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Thursday, June 6th, 2013

Almost like the real thing

Local police officers, deputies receive simulator training

By Margie Wuebker

Mercer County Sheriff's Detective Doug Timmerman looks out the driver's side win. . .

A fraction of a second can determine whether a law enforcement officer returns home safely from work.
That is the message Ohio Police Officers Training Academy instructors John Reedy and Ryan Born are sharing this week with deputies and police officers from throughout the area.
Simulators are providing life-and-death scenarios related to gunfire and driving habits.
"The leading causes of death for officers in the line of duty are accidents and shootings," Reedy said. "Hopefully the information gained through the experience and the pieces of seconds saved in critical incidents will mean the difference between their lives or someone else's."
Statistics from the National Law Enforcement Officers Memorial Fund show 119 officers died in the line of duty in 2012. Two of them were from Ohio - Willoughby policeman Jason Edward Gresko lost his life in an auto accident and Akron officer Dennis Mancini was killed by gunfire.
The simulators offer realistic scenarios relating to traffic stops, domestic violence calls, burglaries and traffic accidents. Sometimes suspects are armed and other times pedestrians or motorists fail to respond to lights and sirens.
"Officers have an opportunity to react appropriately in a setting that allows them to reset and try again," Reedy said. "Ninety-eight percent of the time officers will not face these scenarios on the job. However, they are able to experience what takes place when the other 2 percent arises."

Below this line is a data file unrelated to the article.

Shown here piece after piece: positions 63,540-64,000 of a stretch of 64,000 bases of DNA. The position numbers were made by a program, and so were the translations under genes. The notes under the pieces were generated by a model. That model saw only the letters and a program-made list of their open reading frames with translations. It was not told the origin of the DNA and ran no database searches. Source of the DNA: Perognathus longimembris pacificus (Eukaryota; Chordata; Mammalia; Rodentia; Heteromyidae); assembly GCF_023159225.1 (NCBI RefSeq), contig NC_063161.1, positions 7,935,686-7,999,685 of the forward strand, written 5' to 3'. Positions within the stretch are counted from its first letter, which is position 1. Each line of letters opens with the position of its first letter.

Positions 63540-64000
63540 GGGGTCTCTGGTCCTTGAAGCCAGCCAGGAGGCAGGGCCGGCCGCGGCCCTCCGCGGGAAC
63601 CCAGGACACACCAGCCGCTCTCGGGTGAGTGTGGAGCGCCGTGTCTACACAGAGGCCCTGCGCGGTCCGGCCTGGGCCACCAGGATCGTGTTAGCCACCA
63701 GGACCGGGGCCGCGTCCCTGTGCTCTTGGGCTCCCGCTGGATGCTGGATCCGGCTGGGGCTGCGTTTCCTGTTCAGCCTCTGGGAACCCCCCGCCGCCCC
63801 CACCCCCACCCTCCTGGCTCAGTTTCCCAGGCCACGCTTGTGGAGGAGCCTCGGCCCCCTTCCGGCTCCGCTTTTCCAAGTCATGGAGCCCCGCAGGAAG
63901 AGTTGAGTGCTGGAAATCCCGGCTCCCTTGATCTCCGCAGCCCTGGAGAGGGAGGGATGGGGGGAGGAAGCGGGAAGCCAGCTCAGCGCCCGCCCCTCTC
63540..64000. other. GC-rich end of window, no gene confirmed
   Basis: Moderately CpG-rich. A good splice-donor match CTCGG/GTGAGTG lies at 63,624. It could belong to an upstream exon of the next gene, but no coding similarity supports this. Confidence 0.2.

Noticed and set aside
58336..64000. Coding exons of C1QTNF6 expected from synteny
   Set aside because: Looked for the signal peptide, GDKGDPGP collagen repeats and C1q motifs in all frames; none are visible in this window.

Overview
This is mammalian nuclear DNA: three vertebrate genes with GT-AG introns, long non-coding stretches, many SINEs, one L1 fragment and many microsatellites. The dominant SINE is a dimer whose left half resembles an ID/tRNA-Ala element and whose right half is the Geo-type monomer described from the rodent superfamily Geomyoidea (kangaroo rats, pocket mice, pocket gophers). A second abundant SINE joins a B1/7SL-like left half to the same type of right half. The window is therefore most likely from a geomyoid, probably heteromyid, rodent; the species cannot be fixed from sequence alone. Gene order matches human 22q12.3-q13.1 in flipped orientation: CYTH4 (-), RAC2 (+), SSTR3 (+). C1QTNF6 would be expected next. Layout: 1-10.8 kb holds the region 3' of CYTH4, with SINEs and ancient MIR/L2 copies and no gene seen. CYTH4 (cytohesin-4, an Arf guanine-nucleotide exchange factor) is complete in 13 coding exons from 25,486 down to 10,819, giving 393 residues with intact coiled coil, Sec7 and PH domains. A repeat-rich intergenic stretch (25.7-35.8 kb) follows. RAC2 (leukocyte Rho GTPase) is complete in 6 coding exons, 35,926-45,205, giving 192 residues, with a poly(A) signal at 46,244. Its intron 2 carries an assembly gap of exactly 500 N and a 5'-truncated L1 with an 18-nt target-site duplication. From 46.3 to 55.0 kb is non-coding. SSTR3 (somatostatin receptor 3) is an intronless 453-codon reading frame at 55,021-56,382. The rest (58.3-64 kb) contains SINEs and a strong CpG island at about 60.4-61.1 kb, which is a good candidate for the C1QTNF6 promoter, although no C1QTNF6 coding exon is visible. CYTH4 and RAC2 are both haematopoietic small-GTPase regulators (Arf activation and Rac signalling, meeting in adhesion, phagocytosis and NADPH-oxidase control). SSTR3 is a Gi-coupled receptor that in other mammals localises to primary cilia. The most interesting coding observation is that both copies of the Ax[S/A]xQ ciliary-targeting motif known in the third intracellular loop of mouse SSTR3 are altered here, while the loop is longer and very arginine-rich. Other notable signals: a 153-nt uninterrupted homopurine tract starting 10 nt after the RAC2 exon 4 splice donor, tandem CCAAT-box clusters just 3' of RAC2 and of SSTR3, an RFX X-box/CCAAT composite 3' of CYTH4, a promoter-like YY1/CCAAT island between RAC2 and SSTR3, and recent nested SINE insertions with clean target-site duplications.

One simulator places participants in situations where they have to use verbal skills, pepper spray, Tasers or service weapons equipped with infrared lasers to diffuse dangerous situations. Feedback is part of the one-hour process.
"It's nice to go through these kinds of 'real life scenarios' especially with the events that are happening in today's times," said road deputy Deric Kroft. "Every situation is different but it gives us an idea of what could happen. It makes you stop and realize just how precious life is and how much a split second can make on decisions."
Fellow road deputy Mike Link believes the shooting and non-shooting scenarios will make a difference in how he responds to calls.
"We were able to gain experience from this situational training that we would normally not receive unless it was a real-life situation," he said.
Link also had words of praise for the one-hour driving simulation presented by Born.
"I personally learned a great deal about cutting the intersection into sections in order to make crossing safer," he said.
Born said police officers and deputies drive so much during the performance of their everyday duties that they can become complacent.
"Complacency can lead
to bad habits," he said "These simulations show it's more about driving the safest and not always the fastest."
The training is compliments of Ohio Attorney General Mike DeWine, who earmarked the 2 percent share his office receives from Ohio casino funds for the purchase of the simulators. Local law enforcement agencies pay nothing.
The simulators were put into service in December and Mercer County Sheriff Jeff Grey immediately put in a request for the training.
Mercer County is the home of the 14th session. Grey believes the timing of the visit is especially appropriate given a recent incident in Celina that resulted in a police officer's shooting an armed suspect.
"The world is getting crazy," Grey said. "Hopefully, we will never use what we learned, but if we have to, we are better prepared for it."
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